Bentley’s burn ban now includes Covington
Published 12:00 am Tuesday, November 8, 2016
Do not burn.
Gov. Robert Bentley expanded his no burn order Monday to include all 67 counties.
The no burn order prohibits all outdoor burning.
Interim State Forester Gary Cole of the Alabama Forestry Commission presented the formal statewide Declaration of Drought Emergency Conditions to the governor.
“Although 46 counties in North Alabama were already under the No burn order, it was necessary to add the remaining 21 counties in the southern part of the state because of alarming wildfire activity and continued lack of rainfall,” Bentley said. “The expansion of this no burn order is critical to keep our citizens safe from the threat of wildfires and reducing the chance of avoidable fires.”
Since Oct. 1, 1,421 wildfires have occurred in Alabama, destroying some 15,409 acres of forest land.
In the same period last year, 232 wildfires burned 1,846 acres across Alabama.
According to Cole, the no burn order is a result of the prolonged drought that most of the state is experiencing this year, as well as the increasing number of fires that have occurred recently and reduced availability of suppression resources.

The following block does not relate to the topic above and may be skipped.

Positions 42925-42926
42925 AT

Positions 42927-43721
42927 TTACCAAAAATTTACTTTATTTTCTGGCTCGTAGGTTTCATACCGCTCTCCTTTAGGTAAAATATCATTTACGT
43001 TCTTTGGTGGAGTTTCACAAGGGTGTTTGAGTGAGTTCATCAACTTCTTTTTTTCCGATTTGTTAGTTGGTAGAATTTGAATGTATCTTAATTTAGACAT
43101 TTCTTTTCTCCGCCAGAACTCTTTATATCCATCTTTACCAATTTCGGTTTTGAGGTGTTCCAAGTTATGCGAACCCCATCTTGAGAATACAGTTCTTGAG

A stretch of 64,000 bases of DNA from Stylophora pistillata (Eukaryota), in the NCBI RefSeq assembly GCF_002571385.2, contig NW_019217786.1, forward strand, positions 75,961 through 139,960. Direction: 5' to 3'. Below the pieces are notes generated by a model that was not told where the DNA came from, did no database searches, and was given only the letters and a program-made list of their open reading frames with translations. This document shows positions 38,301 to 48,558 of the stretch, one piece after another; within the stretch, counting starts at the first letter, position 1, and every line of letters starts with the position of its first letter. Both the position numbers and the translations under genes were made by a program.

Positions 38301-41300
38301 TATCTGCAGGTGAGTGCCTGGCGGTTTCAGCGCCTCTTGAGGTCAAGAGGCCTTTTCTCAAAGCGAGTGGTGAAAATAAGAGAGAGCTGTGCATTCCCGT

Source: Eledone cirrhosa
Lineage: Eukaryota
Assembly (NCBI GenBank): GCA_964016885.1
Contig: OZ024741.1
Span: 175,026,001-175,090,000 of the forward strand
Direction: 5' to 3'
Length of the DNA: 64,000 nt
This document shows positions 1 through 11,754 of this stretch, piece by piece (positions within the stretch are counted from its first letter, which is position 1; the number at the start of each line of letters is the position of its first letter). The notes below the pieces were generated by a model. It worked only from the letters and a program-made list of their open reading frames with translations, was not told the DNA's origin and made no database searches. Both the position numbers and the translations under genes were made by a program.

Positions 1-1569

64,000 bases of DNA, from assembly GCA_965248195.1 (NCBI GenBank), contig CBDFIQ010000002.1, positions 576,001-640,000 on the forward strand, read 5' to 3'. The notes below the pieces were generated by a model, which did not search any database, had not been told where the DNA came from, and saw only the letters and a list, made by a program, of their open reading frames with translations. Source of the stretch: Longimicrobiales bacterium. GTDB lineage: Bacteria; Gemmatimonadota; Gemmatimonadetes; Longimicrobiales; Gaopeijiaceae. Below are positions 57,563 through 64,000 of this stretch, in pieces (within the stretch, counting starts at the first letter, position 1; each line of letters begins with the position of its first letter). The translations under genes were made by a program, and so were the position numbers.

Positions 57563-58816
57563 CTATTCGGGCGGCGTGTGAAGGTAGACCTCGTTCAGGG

“With these extremely dry conditions, any fire can quickly spread out of control. Over the past few weeks we’ve seen an increase not only in the number of wildfires that have occurred, but also the size,” Cole explained. “Several of these fires have been large, not only resulting in damage to our forests but also directly threatening residential areas. If not for the efforts of Forestry Commission firefighters and assistance from volunteer fire departments we would have lost homes.”
Covington County firefighters have responded to several wildfires, as well.
Residents should be mindful that it is illegal for any person to set fire to any forest, grass, woods, wildlands or marshes; to build a campfire or bonfire; or to burn trash or other material that may cause a forest, grass or woods fire. Specifically, the regulation prohibits any prescribed burns, any campfire or bonfire, any trash or debris fires, or any other open burning. If convicted, the penalty for violating the no burn order is up to six months in jail and a fine of up to $500.
To report violations, contact the closest law enforcement agency.